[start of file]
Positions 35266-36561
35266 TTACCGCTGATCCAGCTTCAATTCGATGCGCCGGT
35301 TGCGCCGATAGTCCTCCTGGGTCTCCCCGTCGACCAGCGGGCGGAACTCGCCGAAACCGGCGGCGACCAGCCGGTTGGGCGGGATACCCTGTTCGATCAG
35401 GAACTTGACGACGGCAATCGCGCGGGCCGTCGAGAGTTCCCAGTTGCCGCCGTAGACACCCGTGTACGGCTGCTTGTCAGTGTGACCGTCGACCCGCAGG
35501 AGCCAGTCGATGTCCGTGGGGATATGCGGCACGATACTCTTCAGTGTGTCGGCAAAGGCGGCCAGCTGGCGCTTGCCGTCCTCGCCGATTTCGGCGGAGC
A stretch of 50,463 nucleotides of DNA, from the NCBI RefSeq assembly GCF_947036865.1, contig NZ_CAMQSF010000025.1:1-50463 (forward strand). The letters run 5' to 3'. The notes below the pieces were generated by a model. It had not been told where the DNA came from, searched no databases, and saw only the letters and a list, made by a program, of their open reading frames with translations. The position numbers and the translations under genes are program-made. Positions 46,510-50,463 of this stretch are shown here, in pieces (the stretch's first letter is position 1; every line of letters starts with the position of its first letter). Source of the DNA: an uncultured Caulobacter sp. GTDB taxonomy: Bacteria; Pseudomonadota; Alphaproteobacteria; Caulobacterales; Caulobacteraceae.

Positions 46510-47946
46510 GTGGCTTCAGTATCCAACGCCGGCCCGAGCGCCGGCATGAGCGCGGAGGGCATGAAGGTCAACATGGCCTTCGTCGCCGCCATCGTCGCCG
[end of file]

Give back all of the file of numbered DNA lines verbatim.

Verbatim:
Positions 35266-36561
35266 TTACCGCTGATCCAGCTTCAATTCGATGCGCCGGT
35301 TGCGCCGATAGTCCTCCTGGGTCTCCCCGTCGACCAGCGGGCGGAACTCGCCGAAACCGGCGGCGACCAGCCGGTTGGGCGGGATACCCTGTTCGATCAG
35401 GAACTTGACGACGGCAATCGCGCGGGCCGTCGAGAGTTCCCAGTTGCCGCCGTAGACACCCGTGTACGGCTGCTTGTCAGTGTGACCGTCGACCCGCAGG
35501 AGCCAGTCGATGTCCGTGGGGATATGCGGCACGATACTCTTCAGTGTGTCGGCAAAGGCGGCCAGCTGGCGCTTGCCGTCCTCGCCGATTTCGGCGGAGC
A stretch of 50,463 nucleotides of DNA, from the NCBI RefSeq assembly GCF_947036865.1, contig NZ_CAMQSF010000025.1:1-50463 (forward strand). The letters run 5' to 3'. The notes below the pieces were generated by a model. It had not been told where the DNA came from, searched no databases, and saw only the letters and a list, made by a program, of their open reading frames with translations. The position numbers and the translations under genes are program-made. Positions 46,510-50,463 of this stretch are shown here, in pieces (the stretch's first letter is position 1; every line of letters starts with the position of its first letter). Source of the DNA: an uncultured Caulobacter sp. GTDB taxonomy: Bacteria; Pseudomonadota; Alphaproteobacteria; Caulobacterales; Caulobacteraceae.

Positions 46510-47946
46510 GTGGCTTCAGTATCCAACGCCGGCCCGAGCGCCGGCATGAGCGCGGAGGGCATGAAGGTCAACATGGCCTTCGTCGCCGCCATCGTCGCCG